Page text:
On a slightly brighter note, one of the things that has been determined by the Commission-through experience, if you like-is that there is a greater opportunity to work in partnership with some of the bodies outside. For example, up in the north-east, there is an excellent equal opportunities body. The south-west of the country has a very good one, as has the north-west. Working with those umbrellas on what seem to be important issues in their particular regions, and with the knowledge that they will bring, will, I think, be quite a rich vein.
Q399 Chair: Just a couple of concluding questions. First, there are some changes in the rules under which the EHRC operate under the Enterprise and Regulatory Reform Bill. Can you tell us your views on that and how it affects your working?
Mark Hammond: Colleagues may have seen the briefing that we provided to both Houses about this. The legislative changes to our powers were well trailed in the Government consultation. Our overall view is that none of them will significantly impede the commission’s work going forward. I do not think we would have brought them forward ourselves as proposals for change, had we been asked, but we do not regard them as causing substantial issues for what we plan and deliver as an organisation.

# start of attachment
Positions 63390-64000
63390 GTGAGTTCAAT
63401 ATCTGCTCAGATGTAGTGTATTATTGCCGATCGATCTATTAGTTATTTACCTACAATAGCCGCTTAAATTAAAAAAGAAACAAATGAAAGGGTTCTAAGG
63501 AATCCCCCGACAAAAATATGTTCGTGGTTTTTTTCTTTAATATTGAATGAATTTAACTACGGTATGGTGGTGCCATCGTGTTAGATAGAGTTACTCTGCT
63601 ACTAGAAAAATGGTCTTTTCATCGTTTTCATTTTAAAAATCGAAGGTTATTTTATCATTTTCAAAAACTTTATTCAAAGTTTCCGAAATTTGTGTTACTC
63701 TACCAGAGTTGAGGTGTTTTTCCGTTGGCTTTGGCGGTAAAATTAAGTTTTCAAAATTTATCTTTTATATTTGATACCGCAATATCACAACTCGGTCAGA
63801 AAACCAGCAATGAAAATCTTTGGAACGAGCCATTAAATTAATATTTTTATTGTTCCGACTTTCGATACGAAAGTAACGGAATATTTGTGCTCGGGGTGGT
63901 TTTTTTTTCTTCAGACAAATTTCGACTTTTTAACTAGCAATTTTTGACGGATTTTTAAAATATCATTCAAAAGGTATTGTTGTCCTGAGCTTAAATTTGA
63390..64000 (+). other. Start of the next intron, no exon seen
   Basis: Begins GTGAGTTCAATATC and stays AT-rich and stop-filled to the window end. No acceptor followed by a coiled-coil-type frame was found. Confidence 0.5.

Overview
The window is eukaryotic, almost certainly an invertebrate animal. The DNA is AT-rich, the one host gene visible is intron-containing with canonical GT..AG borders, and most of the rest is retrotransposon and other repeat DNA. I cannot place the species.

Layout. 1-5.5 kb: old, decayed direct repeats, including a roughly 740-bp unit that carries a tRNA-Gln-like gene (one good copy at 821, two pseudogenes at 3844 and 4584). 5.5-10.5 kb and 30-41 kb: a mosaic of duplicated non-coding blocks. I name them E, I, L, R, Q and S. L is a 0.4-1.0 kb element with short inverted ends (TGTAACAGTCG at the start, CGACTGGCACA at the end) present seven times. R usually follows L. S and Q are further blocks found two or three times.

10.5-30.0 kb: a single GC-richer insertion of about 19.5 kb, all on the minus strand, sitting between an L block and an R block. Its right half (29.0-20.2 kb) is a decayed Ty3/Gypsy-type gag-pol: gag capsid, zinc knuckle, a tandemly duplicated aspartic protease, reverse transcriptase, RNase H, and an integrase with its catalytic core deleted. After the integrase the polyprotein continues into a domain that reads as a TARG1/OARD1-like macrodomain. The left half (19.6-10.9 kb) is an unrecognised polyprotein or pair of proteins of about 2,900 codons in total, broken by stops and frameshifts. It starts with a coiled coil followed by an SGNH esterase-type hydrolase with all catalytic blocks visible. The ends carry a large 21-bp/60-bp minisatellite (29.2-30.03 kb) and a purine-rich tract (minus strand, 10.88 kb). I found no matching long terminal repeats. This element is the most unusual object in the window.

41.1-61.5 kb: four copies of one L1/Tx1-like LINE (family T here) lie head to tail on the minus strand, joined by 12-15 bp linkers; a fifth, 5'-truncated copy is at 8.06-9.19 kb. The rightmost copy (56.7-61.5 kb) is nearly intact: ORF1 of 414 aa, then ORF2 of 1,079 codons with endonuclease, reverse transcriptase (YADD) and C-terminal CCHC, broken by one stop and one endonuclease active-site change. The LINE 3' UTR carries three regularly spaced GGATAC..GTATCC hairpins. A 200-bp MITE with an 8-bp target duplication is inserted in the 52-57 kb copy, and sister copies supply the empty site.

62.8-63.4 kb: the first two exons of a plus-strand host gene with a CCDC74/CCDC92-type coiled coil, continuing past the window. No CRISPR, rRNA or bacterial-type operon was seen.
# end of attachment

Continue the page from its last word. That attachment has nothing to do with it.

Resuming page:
Q400 Chair: Is that the consensus of the panel?
Baroness Margaret Prosser of Battersea: There are different views about the role of public sector equality duties and whether they are as important or otherwise. There is a view that says that having the public sector general duty embodied in legislation gives purpose to the Equality Act and sets its framework and background. I merely make the point that there are different views about that. That will be discussed in the House of Lords when we come back in early January, so we will see how it pans out.
Q401 Chair: We will watch with interest.
This is a very tricky question: there is a school of thought-particularly in certain elements of the media, but not entirely confined to the media-that equality and human rights somehow represent a politically correct agenda pursued by a bunch of ideologues that does not really reflect the real world. Would you acknowledge that particular attitude? How does it affect you? How do you think you can combat it, assuming that you do acknowledge it does exist?